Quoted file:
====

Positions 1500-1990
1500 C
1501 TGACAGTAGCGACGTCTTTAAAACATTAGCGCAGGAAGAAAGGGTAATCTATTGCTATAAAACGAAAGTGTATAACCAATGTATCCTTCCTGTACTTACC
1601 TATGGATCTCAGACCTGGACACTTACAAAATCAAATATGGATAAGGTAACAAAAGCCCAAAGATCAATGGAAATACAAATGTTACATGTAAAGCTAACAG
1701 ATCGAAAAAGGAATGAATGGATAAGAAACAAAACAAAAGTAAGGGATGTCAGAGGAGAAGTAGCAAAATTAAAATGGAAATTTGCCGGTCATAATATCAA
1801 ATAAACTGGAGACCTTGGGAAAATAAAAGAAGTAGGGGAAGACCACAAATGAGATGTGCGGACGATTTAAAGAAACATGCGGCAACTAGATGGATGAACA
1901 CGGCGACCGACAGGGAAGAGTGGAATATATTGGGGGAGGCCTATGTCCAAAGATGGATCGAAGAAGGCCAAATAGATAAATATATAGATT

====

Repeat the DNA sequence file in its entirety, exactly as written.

Positions 1500-1990
1500 C
1501 TGACAGTAGCGACGTCTTTAAAACATTAGCGCAGGAAGAAAGGGTAATCTATTGCTATAAAACGAAAGTGTATAACCAATGTATCCTTCCTGTACTTACC
1601 TATGGATCTCAGACCTGGACACTTACAAAATCAAATATGGATAAGGTAACAAAAGCCCAAAGATCAATGGAAATACAAATGTTACATGTAAAGCTAACAG
1701 ATCGAAAAAGGAATGAATGGATAAGAAACAAAACAAAAGTAAGGGATGTCAGAGGAGAAGTAGCAAAATTAAAATGGAAATTTGCCGGTCATAATATCAA
1801 ATAAACTGGAGACCTTGGGAAAATAAAAGAAGTAGGGGAAGACCACAAATGAGATGTGCGGACGATTTAAAGAAACATGCGGCAACTAGATGGATGAACA
1901 CGGCGACCGACAGGGAAGAGTGGAATATATTGGGGGAGGCCTATGTCCAAAGATGGATCGAAGAAGGCCAAATAGATAAATATATAGATT